What do you do with the feeling in your soul when you stand with your feet in the water at the ocean’s edge? What do you do with the feeling when you stand on the rim of the Grand Canyon? What do you do with the feeling in your soul when you see the towering Redwoods?

What do we do with the feeling we have well up in our hearts when we listen to Aretha Franklin sing Amazing Grace, or stand before a Van Goh, or finish reading a poem by William Stafford?

What do you do with that feeling when you hold in your arms your first or last child or, better yet, your first or last grandchild and feel them grasp your finger with their chubby little dimpled hand and listen to their soft squeals?

If you are struggling with faith, my suggestion is for you to reflect on why you feel gratitude for the transcendent beauty you see in the world.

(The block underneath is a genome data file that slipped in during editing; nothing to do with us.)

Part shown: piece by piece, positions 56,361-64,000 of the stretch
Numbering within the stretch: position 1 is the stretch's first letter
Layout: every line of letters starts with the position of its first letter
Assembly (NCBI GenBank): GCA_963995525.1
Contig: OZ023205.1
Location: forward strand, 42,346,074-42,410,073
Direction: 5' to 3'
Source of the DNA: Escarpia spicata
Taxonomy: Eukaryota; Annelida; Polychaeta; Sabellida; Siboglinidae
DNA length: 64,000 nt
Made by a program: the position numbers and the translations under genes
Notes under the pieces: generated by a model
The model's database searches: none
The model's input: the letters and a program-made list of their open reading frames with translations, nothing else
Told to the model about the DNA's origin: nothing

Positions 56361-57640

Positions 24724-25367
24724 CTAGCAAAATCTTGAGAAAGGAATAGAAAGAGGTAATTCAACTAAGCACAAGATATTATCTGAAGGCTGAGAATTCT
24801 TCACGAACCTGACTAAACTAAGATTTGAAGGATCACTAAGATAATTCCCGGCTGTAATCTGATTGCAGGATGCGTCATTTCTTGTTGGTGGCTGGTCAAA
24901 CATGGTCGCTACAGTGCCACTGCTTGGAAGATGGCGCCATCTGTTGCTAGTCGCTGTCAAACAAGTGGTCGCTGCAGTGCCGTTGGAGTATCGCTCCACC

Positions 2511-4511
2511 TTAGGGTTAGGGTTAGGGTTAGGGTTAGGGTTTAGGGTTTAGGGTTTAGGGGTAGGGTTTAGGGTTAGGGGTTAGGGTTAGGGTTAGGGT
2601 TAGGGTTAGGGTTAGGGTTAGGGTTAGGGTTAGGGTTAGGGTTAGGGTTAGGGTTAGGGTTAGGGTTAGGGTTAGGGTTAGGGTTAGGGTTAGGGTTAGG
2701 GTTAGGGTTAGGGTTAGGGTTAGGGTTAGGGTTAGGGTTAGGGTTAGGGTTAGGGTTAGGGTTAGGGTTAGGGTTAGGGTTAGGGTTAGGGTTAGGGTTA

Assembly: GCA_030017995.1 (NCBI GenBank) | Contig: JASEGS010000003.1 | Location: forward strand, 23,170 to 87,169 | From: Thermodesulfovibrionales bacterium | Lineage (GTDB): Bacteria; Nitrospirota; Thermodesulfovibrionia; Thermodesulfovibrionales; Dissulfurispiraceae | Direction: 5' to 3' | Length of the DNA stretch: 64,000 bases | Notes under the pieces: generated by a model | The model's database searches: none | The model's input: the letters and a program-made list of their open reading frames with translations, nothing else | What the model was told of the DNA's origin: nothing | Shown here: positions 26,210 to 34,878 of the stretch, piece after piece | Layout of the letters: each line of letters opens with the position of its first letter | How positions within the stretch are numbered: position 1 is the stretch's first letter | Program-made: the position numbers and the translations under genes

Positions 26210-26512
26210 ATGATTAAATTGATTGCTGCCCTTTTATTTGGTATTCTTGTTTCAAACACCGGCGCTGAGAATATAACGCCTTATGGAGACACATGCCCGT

G.K. Chesterton reminds us, The worst moment for an atheist is when he is really thankful and has no one to thank.

Growing up, my mom had a question that she always asked us after someone gave us something or did us a favor — “what do you say?” How were we supposed to respond?

“Thank You.”

What do you say to Aunt Broma Lou for her Velveeta Cheese, Spam, and lima bean casserole? 

When Mom asked that, she wasn’t really asking a question. She was telling us to say the appropriate thing. She would have been surprised if we would have said, “Aunt Broma Lou, what in the name of heaven were you thinking? Aunt Broma Lou you should not be allowed to prepare meals, someone should put you away.”

No. That is not the proper response. “Thank You,” is the proper response.